BY DAVE STEEL
The Lion King is a 1994 animated Disney film about a lion cub named Simba who is to succeed his father, Mufasa, as king. The story opens with the two side-by-side on a mountain ledge overlooking the African plain. There King Mufasa commissions young Simba. The conversation goes like this:
Mufasa: Look, Simba. Everything the light touches is our kingdom.
Simba: Whoa . . .
Mufasa: A king's time as ruler rises and falls like the sun. One day, Simba, the sun will set on my time here, and will rise with you as the new king.
Simba: And this'll all be mine?
Mufasa: Everything . . .
Simba [awe-struck]: Everything the light touches . . .
What makes this commissioning so significant is that word everything. Had Mufasa told Simba, “One day some of the things the light touches will be yours” it would not have evoked the response it got from Simba.
And when King Jesus commissioned his disciples on a mountainside, he used that same word everything. “Go and make disciples of all nations,” he says, “baptizing them in the name of the Father and of the Son and of the Holy Spirit, and teaching them to obey everything I have commanded you” (Matt. 28:19-20).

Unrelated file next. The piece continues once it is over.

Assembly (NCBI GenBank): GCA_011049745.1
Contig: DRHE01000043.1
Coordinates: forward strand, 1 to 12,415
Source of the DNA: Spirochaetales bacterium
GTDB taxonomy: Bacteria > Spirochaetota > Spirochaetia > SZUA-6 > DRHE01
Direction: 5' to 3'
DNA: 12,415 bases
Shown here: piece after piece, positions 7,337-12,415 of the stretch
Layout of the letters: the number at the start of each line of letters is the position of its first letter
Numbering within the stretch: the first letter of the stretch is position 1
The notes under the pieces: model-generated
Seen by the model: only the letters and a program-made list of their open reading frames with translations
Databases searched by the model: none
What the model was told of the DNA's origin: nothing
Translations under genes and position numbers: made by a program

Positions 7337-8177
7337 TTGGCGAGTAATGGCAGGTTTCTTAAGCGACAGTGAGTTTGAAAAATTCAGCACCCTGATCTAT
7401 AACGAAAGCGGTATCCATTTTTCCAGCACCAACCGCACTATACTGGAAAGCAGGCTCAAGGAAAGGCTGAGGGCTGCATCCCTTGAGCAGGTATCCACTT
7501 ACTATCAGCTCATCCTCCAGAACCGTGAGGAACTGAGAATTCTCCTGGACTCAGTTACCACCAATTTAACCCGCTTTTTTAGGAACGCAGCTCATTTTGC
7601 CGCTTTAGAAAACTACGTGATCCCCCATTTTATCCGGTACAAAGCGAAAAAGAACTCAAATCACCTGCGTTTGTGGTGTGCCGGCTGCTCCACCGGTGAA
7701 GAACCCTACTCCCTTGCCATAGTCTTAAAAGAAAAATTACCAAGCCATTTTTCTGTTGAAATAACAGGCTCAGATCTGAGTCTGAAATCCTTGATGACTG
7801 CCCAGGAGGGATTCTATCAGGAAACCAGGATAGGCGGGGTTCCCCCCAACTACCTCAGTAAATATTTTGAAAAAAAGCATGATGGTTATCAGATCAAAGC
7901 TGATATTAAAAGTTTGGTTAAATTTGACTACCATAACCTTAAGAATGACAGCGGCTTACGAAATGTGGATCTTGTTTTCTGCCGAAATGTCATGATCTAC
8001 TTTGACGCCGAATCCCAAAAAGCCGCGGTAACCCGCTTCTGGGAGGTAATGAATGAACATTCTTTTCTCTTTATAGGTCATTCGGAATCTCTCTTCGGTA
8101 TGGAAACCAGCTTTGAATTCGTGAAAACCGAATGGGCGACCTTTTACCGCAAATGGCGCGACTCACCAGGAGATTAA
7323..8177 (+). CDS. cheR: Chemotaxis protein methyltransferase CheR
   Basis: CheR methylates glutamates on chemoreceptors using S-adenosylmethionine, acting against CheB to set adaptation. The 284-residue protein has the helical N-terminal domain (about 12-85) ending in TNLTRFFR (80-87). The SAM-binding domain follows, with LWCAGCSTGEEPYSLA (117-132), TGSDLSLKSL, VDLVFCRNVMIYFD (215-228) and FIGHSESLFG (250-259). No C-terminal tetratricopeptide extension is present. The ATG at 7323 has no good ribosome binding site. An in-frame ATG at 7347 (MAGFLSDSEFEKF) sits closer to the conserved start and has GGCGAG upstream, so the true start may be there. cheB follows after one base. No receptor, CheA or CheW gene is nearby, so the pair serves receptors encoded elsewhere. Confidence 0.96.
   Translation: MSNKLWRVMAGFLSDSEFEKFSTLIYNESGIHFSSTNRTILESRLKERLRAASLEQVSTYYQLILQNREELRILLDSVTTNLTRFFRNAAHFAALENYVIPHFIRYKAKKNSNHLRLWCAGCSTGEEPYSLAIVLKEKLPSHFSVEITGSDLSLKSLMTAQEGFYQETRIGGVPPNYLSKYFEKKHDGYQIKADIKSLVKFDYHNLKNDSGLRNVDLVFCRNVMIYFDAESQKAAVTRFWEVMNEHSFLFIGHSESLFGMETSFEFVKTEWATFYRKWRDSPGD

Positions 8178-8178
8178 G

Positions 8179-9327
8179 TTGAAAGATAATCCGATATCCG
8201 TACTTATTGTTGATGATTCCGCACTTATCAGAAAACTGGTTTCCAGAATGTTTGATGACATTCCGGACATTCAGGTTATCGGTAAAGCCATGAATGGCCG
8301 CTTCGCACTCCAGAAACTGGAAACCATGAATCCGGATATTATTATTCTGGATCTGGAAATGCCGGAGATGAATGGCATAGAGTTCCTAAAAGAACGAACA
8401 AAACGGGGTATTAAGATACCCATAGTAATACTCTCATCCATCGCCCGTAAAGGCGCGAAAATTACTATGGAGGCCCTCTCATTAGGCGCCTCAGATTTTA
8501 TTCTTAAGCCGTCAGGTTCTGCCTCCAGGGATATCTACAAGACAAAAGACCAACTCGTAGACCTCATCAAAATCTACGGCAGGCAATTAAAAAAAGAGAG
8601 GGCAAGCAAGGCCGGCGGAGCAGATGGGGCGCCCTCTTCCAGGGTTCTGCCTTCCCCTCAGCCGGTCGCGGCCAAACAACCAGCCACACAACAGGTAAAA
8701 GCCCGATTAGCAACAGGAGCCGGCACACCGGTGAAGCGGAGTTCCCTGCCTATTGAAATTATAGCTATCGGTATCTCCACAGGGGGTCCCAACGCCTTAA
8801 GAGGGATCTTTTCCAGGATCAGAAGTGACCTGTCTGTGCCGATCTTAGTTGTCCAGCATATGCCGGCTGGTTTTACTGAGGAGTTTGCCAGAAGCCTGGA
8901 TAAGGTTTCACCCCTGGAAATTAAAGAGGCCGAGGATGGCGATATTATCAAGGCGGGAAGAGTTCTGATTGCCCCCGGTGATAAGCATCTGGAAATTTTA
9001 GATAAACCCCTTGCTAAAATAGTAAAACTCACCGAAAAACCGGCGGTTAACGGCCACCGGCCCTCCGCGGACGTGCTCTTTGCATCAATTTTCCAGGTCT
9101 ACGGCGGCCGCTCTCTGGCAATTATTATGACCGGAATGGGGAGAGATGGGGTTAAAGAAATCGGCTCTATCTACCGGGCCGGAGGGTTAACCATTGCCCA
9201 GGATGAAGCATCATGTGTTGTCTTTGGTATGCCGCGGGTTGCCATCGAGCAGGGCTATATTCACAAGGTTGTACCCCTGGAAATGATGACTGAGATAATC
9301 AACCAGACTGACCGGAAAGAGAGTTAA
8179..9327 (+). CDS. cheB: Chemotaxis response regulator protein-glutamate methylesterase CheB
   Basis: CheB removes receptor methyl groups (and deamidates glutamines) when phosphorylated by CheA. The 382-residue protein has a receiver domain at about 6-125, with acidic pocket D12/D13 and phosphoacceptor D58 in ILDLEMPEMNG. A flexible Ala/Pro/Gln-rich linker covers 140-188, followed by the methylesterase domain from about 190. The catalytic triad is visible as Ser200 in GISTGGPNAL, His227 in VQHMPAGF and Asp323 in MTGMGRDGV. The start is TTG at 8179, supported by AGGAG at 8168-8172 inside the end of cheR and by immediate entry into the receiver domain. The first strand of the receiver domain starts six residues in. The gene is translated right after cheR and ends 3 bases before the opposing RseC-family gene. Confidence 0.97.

As disciples of Jesus, the kingdom we’ve inherited includes everything the light of his Word touches. Everything he taught us through word and deed is now ours to be obeyed and passed on. Everything.
Michael Wilkins, author of Following the Master: A Biblical Theology of Discipleship, writes, “We have a relatively good strategy for accomplishing the first two attendant participles, ‘Go’ . . . and ‘baptizing’ . . . but a nearly non-existent strategy for accomplishing the final participle: ‘and teaching them to obey everything I have commanded you.’”
And if we’ve neglected that last phrase, then surely that word everything at the heart of the phrase is the most neglected word of all. We read it but we don’t hear its significance. Once we do, we can’t help but respond as Simba did: “Whoa . . .” Suddenly we realize, as J. I. Packer and Gary Parrett did, that “This task requires the ministry of serious, sustained, systematic, and substantive teaching.”
In more than one way, to neglect that word is to neglect everything. If we settle for obeying some of the things Jesus commanded we end up with a lackluster vision of discipleship that will not invoke the response King Jesus intended.
Michael J. Wilkins, “An Outline Study Guide to Issues in Biblical Discipleship to Jesus” (Doctor of Ministry: Discipleship to Jesus for the Twenty-first Century, Year One Residency class notes, Talbot School of Theology, 2010), 13.
J. I. Packer and Gary A. Parrett, Grounded in the Gospel: Building Believers the Old-fashioned Way (Grand Rapids, MI: Baker, 2013), Kindle Electronic Edition, location 911.